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  16.  33
    I Am the Cat Who Walks by Himself.Asher Peres - 2006 - Foundations of Physics 36 (1):1-18.
    The city of lions. Beaulieu-sur-Dordogne. The war starts. Drôle de guerre. Going to work. Going to school. Fleeing from village to village. Playing cat and mouse. The second landing. Return to Beaulieu. Return to Paris. Joining the boyscouts. Learning languages. Israel becomes independent. Arrival in Haifa. Kalay high school. Military training. The Hebrew Technion in Haifa. Relativity. Asher Peres. Metallurgy. Return to France. Escape from jail. Aviva.I am the cat who walks by himself, and all places are alike to me.Rudyard (...)
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  17. Mathematical Foundations of Quantum Theory.Asher Peres - 1978 - In A. R. Marlow (ed.), Mathematical Foundations of Quantum Theory. Academic Press. pp. 357.
     
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  18.  95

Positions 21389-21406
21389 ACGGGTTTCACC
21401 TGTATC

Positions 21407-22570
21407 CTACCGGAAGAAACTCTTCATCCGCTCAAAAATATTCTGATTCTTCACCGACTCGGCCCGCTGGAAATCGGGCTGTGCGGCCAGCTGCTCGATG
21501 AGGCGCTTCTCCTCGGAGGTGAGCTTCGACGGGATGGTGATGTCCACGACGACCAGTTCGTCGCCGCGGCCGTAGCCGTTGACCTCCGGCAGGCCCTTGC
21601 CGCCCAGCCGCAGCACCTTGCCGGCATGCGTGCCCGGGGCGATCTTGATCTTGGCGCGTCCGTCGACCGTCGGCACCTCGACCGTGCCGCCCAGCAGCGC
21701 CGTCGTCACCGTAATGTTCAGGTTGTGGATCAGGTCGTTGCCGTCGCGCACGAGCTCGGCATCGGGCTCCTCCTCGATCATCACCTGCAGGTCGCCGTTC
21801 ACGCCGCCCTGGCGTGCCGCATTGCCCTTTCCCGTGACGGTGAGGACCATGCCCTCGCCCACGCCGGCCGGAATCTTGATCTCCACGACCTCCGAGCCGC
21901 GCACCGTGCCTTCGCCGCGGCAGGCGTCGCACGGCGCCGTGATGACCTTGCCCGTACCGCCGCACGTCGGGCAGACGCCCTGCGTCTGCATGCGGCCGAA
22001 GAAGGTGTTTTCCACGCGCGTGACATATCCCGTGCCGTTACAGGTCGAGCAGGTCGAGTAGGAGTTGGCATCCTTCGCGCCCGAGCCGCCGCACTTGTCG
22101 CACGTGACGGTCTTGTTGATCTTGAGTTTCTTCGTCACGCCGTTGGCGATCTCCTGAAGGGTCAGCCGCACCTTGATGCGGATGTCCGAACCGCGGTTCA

Nathan Rosen, 1909–1995.Asher Peres - 1996 - Foundations of Physics 26 (3):289-290.
  19.  73
    Neumark's theorem and quantum inseparability.Asher Peres - 1990 - Foundations of Physics 20 (12):1441-1453.
    The most efficient way of obtaining information about the state of a quantum system is not always a direct measurement. It is sometimes preferable to extend the original Hilbert space of states into a larger space, and then to perform a quantum measurement in the enlarged space. Such an extension is always possible, by virtue of Neumark's theorem. The physical interpretation usually given to that theorem is the introduction of an auxiliary quantum system, prepared in a standard state, and the (...)